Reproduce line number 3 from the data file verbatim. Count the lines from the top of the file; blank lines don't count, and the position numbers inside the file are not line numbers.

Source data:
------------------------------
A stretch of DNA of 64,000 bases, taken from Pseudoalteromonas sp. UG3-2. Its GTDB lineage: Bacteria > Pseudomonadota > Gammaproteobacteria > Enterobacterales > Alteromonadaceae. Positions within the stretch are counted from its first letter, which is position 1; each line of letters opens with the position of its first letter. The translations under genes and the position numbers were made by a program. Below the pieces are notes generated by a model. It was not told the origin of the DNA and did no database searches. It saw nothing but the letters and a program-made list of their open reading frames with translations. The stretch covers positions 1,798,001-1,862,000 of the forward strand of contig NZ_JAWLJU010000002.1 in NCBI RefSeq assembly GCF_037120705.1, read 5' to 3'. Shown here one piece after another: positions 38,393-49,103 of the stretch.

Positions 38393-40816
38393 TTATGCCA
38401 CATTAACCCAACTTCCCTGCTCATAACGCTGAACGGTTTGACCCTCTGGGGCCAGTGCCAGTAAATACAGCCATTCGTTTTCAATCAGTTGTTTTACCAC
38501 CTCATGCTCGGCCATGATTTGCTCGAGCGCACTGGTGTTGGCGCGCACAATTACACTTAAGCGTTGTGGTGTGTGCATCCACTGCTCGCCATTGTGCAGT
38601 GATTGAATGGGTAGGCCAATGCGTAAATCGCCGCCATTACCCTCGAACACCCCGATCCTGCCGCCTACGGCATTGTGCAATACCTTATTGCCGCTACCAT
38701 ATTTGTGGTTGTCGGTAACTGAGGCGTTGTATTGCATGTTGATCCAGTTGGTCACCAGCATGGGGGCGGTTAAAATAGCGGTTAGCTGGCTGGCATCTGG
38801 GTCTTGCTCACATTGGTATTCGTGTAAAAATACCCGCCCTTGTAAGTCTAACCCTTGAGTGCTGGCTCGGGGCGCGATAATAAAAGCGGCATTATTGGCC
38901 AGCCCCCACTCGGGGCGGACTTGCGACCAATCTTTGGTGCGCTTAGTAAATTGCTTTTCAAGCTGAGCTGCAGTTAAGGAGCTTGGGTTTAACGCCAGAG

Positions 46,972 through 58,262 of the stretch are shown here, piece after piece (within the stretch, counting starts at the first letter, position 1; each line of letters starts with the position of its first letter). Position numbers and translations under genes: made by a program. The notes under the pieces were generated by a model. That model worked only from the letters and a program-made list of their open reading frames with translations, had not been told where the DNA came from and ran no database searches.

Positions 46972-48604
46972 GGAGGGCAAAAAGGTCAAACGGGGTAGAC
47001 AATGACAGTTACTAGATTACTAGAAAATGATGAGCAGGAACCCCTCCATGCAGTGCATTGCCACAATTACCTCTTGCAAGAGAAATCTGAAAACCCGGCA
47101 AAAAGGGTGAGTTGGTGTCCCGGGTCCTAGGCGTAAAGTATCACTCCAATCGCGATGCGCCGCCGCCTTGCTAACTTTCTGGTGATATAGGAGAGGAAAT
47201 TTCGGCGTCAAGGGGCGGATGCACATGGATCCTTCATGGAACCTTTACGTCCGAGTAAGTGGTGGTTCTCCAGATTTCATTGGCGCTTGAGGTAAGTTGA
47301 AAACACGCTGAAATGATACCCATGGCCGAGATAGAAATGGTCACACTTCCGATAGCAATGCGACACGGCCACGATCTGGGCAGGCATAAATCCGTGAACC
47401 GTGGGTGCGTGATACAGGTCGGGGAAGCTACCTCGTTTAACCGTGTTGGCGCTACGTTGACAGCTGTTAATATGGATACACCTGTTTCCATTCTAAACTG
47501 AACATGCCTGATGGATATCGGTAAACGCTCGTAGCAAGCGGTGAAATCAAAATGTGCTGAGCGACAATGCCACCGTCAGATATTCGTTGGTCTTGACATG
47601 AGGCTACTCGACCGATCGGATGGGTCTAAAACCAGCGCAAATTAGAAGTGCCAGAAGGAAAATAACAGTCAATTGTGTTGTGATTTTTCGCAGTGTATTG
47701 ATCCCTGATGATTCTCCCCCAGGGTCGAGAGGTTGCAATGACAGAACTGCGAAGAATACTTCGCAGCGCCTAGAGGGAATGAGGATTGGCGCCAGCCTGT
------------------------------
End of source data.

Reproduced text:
38393 TTATGCCA